Afterpay backs increased powers for ASIC in 'buy now pay later' market
Written on the 28 November 2018 by Matt Ogg
With the Australian Securities and Investments Commission (ASIC) pitch to have its intervention powers extended in the 'buy now pay later' market, one could be forgiven for thinking Afterpay Touch Group (ASX: APT) would be against the idea.
Business has been booming for the Melbourne-based company led by Nicholas Molnar (pictured), with the company cracking into the Melbourne Top Companies list for the first time this year.
In an announcement to the ASX today, Afterpay claimed it was the only product in ASIC's review into the rapidly growing buy now pay later market that did not charge "other" fees apart from late ones, and even those are capped at $2,000; a level that users can only reach after demonstrating they can pay back smaller amounts over time.
The other providers assessed in the review were zipPay, Certegy Ezi-Pay, Oxipay, BrightePay and Openpay.
"We believe that the intervention powers present a proportionate regulatory response that recognises Afterpay's unique business model and ensures we can continue to serve our millions of responsible customers and our 20,000+ retailers," Afterpay says in the statement.
"ASIC has reconfirmed that Afterpay is different to traditional credit products as Afterpay does 'not charge consumers for providing credit' and is therefore not regarded as credit under the National Credit Code.
"Afterpay appreciates that having clear oversight from ASIC will further increase public confidence in our product and ensure additional consumer protection is provided in the case that our product is used in an unintended manner."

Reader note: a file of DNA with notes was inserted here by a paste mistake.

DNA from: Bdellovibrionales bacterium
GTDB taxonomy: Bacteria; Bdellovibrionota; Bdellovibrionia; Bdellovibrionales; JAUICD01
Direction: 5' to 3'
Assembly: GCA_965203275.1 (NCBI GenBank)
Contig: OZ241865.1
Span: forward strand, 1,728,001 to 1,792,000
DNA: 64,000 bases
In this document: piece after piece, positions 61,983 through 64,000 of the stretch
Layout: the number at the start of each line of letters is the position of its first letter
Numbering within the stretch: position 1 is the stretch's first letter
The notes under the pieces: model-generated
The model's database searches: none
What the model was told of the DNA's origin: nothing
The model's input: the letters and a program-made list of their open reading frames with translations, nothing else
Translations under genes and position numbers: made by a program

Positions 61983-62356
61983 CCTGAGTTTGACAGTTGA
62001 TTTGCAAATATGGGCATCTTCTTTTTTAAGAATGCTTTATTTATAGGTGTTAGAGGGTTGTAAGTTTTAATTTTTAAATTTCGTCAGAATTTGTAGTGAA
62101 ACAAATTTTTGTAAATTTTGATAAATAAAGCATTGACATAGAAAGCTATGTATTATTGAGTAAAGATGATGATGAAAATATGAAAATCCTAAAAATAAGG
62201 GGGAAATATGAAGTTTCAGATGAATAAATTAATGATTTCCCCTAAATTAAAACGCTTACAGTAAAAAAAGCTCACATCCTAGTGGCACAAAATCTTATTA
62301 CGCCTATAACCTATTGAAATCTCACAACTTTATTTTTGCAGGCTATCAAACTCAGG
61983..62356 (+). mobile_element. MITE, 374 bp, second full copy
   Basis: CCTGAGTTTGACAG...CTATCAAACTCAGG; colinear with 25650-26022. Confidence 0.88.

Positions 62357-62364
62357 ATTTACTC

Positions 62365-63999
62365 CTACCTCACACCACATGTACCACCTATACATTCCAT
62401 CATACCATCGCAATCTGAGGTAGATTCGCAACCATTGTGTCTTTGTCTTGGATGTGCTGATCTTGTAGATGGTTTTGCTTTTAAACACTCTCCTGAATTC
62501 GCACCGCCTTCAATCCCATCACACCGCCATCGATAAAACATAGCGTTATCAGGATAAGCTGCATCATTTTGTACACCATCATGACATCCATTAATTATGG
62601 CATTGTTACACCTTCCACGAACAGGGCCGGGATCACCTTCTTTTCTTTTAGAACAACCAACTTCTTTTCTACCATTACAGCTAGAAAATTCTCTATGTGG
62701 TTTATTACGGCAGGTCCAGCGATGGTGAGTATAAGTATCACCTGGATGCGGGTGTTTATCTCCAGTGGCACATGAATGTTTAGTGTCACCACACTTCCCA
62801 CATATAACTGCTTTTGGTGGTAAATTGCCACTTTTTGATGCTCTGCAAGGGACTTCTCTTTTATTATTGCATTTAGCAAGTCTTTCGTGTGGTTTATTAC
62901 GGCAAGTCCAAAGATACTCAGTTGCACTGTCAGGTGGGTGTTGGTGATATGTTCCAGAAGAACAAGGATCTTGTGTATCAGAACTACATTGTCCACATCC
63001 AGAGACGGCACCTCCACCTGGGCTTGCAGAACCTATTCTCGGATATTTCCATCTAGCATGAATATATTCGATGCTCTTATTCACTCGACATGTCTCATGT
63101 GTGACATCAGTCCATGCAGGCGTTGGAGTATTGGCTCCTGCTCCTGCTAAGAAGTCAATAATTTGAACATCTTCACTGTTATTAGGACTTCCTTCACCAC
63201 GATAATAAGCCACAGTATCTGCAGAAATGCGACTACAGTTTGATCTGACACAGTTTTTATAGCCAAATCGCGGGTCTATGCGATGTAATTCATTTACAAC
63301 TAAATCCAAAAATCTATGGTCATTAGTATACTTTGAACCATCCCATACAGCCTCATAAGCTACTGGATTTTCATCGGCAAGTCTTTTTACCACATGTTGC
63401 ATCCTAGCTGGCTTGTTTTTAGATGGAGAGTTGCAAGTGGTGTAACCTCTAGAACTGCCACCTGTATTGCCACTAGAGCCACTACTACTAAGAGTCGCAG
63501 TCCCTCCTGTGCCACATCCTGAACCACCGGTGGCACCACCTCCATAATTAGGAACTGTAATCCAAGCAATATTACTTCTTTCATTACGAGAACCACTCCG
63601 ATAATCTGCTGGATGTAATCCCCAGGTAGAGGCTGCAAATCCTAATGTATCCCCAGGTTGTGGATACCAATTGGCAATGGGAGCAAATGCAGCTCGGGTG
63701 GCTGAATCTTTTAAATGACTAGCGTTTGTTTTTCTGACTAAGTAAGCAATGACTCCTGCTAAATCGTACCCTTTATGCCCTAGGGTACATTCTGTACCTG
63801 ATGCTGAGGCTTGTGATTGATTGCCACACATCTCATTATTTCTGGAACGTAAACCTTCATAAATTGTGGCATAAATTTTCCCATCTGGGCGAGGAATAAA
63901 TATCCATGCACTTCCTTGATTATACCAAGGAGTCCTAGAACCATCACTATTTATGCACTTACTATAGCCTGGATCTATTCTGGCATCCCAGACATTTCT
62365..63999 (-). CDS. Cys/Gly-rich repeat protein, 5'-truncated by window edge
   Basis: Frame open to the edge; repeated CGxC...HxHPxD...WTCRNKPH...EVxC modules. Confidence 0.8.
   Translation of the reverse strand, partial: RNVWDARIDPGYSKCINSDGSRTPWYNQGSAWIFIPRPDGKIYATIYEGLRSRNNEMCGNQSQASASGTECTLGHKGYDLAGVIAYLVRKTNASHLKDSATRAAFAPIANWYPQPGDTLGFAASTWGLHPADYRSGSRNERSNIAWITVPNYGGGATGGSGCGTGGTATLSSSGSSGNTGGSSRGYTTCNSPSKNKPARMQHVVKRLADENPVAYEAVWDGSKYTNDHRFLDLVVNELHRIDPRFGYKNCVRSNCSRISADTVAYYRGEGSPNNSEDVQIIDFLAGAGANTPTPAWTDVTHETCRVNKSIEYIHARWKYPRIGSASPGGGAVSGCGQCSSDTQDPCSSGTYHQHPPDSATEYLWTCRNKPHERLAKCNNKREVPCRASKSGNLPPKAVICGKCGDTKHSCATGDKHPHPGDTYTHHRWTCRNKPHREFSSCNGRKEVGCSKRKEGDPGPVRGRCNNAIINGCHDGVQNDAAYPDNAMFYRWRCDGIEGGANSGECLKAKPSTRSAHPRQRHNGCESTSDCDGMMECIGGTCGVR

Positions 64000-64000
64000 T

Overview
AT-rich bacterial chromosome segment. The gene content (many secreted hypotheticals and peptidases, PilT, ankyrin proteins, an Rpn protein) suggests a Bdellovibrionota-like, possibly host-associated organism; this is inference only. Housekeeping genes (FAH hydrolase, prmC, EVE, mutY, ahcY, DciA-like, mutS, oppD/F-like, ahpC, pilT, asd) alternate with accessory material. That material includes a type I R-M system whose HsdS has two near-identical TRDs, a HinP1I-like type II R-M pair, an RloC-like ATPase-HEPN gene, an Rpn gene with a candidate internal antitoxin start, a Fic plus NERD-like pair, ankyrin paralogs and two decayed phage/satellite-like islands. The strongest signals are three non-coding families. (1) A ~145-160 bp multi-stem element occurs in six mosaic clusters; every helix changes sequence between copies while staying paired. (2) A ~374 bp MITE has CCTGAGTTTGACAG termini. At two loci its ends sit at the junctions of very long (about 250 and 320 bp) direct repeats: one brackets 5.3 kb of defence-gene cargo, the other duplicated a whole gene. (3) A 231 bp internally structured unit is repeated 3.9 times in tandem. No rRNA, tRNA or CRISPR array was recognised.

The review found some providers were offering lines of credit worth up to $30,000, and that as of the end of FY18 there were $903 million in outstanding buy now pay later balances in Australia.
In the last two years the number of consumers who have used buy now pay later has increasd five-fold to two million, while in June this year there some 1.9 million transactions. A more worrying finding was that one in six users had either become overdrawn, delayed bill payments or borrowed additional money because of a buy now pay later arrangement.
"Although our review found many consumers enjoy using buy now pay later arrangements and plan to continue using them, there are some potential risks for consumers in using these products," says ASIC Commissioner Danielle Press.
"The typical buy now pay later consumer is young with 60% of buy now pay later users aged between 18 to 34 years old. We found that buy now pay later arrangements can cause some consumers to become financially overcommitted and liable to paying late fees.
"The exponential growth in this industry, along with the risks we have identified, means this will remain an area of ongoing focus for ASIC. One area we will be targeting is where consumers are paying more than they need to for using a buy now pay later arrangement."
In response, ASIC has called for greater product intervention powers to all credit facilities regulated under the ASIC Act, providing a flexible tool kit to address emerging trends like buy now pay later arrangements. The commission believes this would allow for appropriate action where "significant consumer detriment" is identified.
Afterpay has further highlighted the steps taken to protect consumers; a process it claims is ongoing with continued improvements.
"We don't want people to be paying late fees and we don't want people to be committing more than they can repay," the group says.
"Independent research has shown that 93% of Afterpay orders incur no late fees and over 75% of customers have never incurred a late fee. Afterpay does not charge any other customer fees whatsoever and it is a free service for customers who pay on time.
"We have enhanced our processes, contract terms, capped late fees and introduced enhanced external ID verification checks. Further, Afterpay has worked with ASIC and consumer groups to enhance our financial hardship process.
"Afterpay already freezes a customer's account if they are late on even a single instalment payment. ASIC has acknowledged that this is an important consumer protection measure."Never miss a news update, subscribe here. Follow us on Facebook, LinkedIn, Instagram and Twitter.
Business News Australia
Author: Matt Ogg